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The Wall Street Journal: Did Nasdaq drop the ball after Elon Musk’s going-private tweet?

There’s a nagging query on Wall Street after Tesla Inc. Chief Executive Elon Musk’s buyout tweet closing week: Why did Nasdaq let trading in Tesla stocks continue for greater than an hour later on?

Musk tweeted at 12:48 p.m. ET on Tuesday that he had “financing secured” for a buyout of TSLA, +0.86%  t $420 a percentage, a 16% top class to the percentage worth at the time. The remark spark off a frenzy of trading in Tesla stocks, even as buyers had been struggling to discern whether the tweet was official and what exactly it supposed. It wasn’t until 2:08 p.m. that Nasdaq Inc. NDAQ, -0.75%   acted to halt trading in Tesla stocks. In that 80-minute intervening time, buyers who bought and bought the stocks had been probably deprived by the loss of clear information about the company, some buyers stated.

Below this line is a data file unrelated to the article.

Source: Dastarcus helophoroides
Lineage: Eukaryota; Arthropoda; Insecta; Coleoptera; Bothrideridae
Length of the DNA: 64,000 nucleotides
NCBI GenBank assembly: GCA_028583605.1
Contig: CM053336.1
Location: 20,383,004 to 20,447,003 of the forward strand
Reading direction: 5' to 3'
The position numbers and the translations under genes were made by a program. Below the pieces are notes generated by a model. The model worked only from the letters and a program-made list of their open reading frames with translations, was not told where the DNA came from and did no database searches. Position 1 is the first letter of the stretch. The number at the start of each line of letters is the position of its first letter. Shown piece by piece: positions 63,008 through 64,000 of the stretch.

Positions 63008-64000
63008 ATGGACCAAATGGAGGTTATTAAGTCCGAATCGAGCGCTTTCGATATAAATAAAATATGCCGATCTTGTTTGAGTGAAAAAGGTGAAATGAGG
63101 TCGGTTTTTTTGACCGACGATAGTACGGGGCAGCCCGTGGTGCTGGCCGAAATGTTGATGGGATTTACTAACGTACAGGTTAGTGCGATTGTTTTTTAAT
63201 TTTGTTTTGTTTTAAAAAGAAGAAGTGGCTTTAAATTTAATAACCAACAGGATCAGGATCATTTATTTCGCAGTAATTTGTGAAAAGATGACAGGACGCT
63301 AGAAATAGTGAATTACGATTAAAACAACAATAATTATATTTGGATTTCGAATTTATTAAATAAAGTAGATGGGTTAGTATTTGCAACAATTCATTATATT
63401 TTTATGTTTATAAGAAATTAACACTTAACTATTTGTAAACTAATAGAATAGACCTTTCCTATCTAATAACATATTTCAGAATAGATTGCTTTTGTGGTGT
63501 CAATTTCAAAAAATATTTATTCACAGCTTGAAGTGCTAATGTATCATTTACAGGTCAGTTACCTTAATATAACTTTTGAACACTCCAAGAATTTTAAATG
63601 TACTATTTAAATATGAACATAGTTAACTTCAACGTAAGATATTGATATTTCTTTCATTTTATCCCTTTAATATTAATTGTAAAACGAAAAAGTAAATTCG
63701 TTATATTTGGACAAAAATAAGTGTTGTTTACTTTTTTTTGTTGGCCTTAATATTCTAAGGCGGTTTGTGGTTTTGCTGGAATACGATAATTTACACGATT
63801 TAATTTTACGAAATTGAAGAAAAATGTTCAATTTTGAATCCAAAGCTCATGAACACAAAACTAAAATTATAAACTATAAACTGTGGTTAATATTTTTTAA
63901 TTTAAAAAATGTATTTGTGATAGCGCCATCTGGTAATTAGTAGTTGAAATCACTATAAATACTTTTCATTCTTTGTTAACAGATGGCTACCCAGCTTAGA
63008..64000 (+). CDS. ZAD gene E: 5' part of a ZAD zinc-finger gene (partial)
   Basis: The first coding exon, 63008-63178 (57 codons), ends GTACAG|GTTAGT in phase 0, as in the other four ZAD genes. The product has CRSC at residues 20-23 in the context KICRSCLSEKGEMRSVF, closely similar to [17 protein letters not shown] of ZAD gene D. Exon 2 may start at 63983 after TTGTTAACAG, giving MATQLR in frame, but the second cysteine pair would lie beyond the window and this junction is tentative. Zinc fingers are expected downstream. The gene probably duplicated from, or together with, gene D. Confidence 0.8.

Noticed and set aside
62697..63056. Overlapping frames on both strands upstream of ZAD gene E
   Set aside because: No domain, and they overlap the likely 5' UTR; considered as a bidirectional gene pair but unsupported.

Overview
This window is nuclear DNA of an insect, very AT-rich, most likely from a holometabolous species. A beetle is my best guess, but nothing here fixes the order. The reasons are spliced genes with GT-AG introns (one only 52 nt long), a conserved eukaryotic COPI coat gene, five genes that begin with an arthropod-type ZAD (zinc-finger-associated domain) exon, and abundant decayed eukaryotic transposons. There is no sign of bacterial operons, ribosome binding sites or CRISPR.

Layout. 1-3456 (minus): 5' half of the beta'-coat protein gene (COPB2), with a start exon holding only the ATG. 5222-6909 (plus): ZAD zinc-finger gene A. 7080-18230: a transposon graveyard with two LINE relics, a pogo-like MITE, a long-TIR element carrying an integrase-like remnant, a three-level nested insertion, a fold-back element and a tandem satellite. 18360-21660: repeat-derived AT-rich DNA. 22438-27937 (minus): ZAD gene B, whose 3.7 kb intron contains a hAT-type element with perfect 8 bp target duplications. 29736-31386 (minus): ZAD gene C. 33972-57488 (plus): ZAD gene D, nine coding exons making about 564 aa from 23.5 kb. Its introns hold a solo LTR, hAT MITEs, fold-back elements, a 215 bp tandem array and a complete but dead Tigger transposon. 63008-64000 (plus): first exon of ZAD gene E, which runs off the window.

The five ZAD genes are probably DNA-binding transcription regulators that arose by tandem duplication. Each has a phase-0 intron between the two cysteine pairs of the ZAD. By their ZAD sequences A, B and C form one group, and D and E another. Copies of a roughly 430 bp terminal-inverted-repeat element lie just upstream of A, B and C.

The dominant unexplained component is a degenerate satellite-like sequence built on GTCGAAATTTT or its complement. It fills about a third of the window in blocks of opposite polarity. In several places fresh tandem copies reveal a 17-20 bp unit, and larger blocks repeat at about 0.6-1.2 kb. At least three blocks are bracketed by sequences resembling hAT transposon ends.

Typically, exchanges halt trading in an organization’s stocks when it tells them it's about to free up “subject matter news,” or data that might sway buyers’ trading selections. An exchange most often assists in keeping trading halted until a disclosure provides some clarity. Other buyers puzzled why the exchange kept the halt in place for greater than an hour and a part, after which why it chose to resume trading at 2:45 p.m.

It’s the newest episode to raise questions in regards to the governance of U.S. markets. “We don’t know what efforts Nasdaq engaged in to get a extra discrete image of what was happening,” stated Harvey Pitt, former chairman of the U.S. Securities and Exchange Commission and chief govt of consulting company Kalorama Partners LLC. “All of that is unheard of, it’s highly problematic and it’s now not in step with cautious and considerate approaches to a difficult matter.”

An expanded version of this file seems on WSJ.com.

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